Skin cancer, a common and typically curable malignancy, may carry a fringe benefit—protection from Alzheimer’s disease. A longitudinal study of older adults in New York found that people were 79 percent less likely to develop AD if they had a history of non-melanoma skin cancer. Led by corresponding author Richard Lipton and senior author Joshua Steinerman of Albert Einstein College of Medicine in New York, the research was published online May 15 in Neurology. The findings add to growing evidence linking cancer to reduced risk of AD and other brain disorders (see review by Tabarés-Seisdedos and Rubenstein, 2013). However, before you grab that swimsuit and head to the beach, it may not be the skin cancer, per se, that protects, but an underlying genetic or metabolic susceptibility to it, researchers say. That would be consistent with molecular and clinical data attributing skin tumors to inactivation of enzymes needed for amyloid-β production.

Earlier research lent statistical weight to the curious observation that cancer patients rarely develop AD, and vice versa (Roe et al., 2005; Driver et al., 2012). Analyses confirmed the protection and showed it may be specific for AD, as the benefit did not extend to vascular dementia (ARF related news story on Roe et al., 2010). In the current study, first author Robert White and colleagues looked at the other side of the coin—the type of cancer that protects. They found that skin cancer in particular reduces the risk for AD.

The researchers studied 1,102 dementia-free seniors with or without a history of skin cancer, watching for mental decline in annual follow-up visits over the next three to four years. Based on questionnaires and medical tests, 141 people (12.8 percent) either reported a history of non-melanoma skin cancer (NMSC) or developed it during the study, while 961 remained NMSC-free. For 76 participants, plummeting scores on neuropsychological tests warranted a “probable or possible AD” diagnosis—yet only two (2.6 percent) of these individuals had NMSC.

Even after accounting for gender, education, demographics, and other AD risk factors, the scientists found NMSC associated with reduced AD risk. When they adjusted for the number of alleles of apolipoprotein E4, the top genetic risk factor for sporadic AD, the effect remained strong but lost statistical significance, possibly because only 769 of 1,102 participants were genotyped. The association between NMSC and reduced AD risk weakened when the researchers considered those who developed mixed AD/vascular dementia and other dementias. This suggests that NMSC’s protective effect may be specific to AD.

The strength of the protection surprised the researchers. That AD risk was reduced 79 percent in people with NMSC was “shocking to me,” Lipton told Alzforum. “It’s a very large reduction.”

Eric Larson of Group Health Research Institute, Seattle, Washington, found the figure “unusually large” and wonders if the results would hold up in a larger study. He noted that the confidence intervals are wide and the statistical significance borderline, presumably because the skin cancer group comprised just 12.8 percent of the total sample.

Nevertheless, the results echo earlier work by Cathy Roe and colleagues at Washington University School of Medicine in St. Louis, Missouri. The WashU analysis found that people with AD had reduced cancer risk compared to non-demented elderly. That protection was stronger for skin cancer than for other cancers, Roe said.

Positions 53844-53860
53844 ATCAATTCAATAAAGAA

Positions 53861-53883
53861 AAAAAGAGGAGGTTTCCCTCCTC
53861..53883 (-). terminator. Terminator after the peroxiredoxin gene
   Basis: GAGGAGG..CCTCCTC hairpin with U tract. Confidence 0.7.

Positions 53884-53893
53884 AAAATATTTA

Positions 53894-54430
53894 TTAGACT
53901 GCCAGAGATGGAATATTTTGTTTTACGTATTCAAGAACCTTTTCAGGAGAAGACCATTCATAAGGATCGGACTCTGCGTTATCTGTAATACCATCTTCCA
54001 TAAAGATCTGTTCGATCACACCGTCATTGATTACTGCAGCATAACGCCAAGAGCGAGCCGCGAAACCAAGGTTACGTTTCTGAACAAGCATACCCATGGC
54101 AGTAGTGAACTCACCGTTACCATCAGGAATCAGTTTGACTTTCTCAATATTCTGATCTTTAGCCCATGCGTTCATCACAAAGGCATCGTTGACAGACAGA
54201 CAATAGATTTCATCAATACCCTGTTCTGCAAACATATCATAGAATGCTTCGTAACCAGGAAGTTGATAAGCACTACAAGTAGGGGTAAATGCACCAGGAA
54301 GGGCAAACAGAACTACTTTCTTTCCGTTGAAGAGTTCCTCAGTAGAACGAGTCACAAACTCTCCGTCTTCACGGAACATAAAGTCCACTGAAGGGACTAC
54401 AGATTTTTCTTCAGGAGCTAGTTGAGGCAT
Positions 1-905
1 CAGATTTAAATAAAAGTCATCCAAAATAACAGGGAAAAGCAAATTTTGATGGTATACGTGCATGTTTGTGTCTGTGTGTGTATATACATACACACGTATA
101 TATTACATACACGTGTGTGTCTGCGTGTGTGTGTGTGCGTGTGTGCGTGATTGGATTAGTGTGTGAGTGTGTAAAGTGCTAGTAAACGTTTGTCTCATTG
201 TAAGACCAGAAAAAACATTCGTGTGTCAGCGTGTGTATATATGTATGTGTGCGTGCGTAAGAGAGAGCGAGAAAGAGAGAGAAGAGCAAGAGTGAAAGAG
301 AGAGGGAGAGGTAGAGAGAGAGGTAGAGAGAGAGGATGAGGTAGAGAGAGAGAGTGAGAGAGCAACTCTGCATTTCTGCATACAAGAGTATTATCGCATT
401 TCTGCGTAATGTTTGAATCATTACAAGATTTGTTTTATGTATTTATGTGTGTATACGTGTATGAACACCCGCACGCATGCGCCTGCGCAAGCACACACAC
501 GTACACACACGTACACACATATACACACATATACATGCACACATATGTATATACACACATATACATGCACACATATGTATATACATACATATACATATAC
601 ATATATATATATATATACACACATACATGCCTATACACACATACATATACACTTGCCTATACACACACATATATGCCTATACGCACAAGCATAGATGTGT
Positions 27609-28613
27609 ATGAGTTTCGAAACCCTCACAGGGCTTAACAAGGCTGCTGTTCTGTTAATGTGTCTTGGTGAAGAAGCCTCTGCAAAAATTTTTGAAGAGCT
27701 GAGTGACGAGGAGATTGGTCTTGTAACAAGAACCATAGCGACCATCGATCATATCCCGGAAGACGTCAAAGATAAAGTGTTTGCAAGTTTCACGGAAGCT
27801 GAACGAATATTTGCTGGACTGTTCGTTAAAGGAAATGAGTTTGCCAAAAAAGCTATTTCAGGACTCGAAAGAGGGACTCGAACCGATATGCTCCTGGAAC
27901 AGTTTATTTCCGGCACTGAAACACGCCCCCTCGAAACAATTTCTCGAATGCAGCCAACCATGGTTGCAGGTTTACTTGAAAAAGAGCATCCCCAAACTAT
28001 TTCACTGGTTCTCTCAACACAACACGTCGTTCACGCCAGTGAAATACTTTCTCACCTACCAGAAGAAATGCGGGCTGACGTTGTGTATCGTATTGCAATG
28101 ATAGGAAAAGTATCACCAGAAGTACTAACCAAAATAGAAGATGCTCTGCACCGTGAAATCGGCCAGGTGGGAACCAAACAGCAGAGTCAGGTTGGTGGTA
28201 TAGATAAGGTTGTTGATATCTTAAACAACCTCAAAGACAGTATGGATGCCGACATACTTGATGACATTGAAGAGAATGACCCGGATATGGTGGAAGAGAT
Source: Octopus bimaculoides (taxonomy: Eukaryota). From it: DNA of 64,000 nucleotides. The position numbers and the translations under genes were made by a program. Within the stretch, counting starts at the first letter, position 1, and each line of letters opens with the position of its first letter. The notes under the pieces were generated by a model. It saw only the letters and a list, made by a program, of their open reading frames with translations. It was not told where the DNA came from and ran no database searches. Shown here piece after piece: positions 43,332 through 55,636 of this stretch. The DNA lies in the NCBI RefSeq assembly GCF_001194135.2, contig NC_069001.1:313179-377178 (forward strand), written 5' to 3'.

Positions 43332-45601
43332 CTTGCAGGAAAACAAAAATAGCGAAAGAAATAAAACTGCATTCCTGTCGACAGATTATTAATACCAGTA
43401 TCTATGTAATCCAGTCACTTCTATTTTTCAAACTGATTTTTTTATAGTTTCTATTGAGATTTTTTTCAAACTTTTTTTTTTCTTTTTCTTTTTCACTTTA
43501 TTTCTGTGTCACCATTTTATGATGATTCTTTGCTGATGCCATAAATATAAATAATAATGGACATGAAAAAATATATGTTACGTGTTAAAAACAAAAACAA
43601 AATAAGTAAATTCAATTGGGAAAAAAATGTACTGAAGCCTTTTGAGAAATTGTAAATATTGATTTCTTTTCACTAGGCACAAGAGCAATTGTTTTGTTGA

Though scientists have not clearly determined the molecular mechanisms underlying these epidemiological data, some consider γ-secretase a key candidate. AD researchers know this enzymatic complex for its critical role in cleaving amyloid precursor protein (APP) to produce the Aβ peptides that accumulate in the brains of people with AD. However, γ-secretase activates other pathways that mediate tumor suppression. Work by Huaxi Xu and colleagues at Sanford-Burnham Medical Research Institute, La Jolla, California, suggests the intracellular chunk of APP produced by γ-secretase cleavage curbs transcription of epidermal growth factor receptor (EGFR), which is upregulated in various cancers including NMSC (Zhang et al., 2007). In a similar vein, other researchers found unusually high EGFR expression in skin cells of mice lacking the γ-secretase component nicastrin (Li et al., 2007). In addition, recent work by Chinese scientists traced a rare skin disease to loss-of-function γ-secretase mutations (ARF related news story on Wang et al., 2010).

Consistent with these data, skin tumors develop in mice that lack γ-secretase’s catalytic component, presenilin (Xia et al., 2001), and AD patients treated with a γ-secretase inhibitor had increased skin cancer rates than untreated participants in a halted clinical trial (see Cummings, 2010; ARF related news story).

Based on his new data and previous work on cancer and AD, Lipton thinks some people may have a biological disposition to cancer that protects against AD. “In neurodegenerative diseases, specific populations of cells die, and that gives rise to cognitive impairment. In cancer, specific cell populations fail to stop dividing, and this causes a tumor,” he said. “One possibility is that developing skin cancer is a marker for a propensity for cells to divide, and that somehow is protective against AD.” Consistent with this idea, a recent WashU study suggests that susceptibility to apoptosis may underlie the inverse correlation between cancer and AD rates. The scientists report that lymphocytes from people with AD succumbed to apoptosis more easily than those from cancer patients (Behrens et al., 2012).

To more clearly delineate the biological mechanisms responsible for AD risk reduction conferred by skin cancer, Xu suggested collecting tissue from skin cancer patients and looking for changes in tumor-promoting molecules and pathways.—Esther Landhuis.

Reference:
White RS, Lipton RB, Hall CB, Steinerman JR. Nonmelanoma skin cancer is associated with reduced Alzheimer disease risk. Neurology. 15 May 2013. Abstract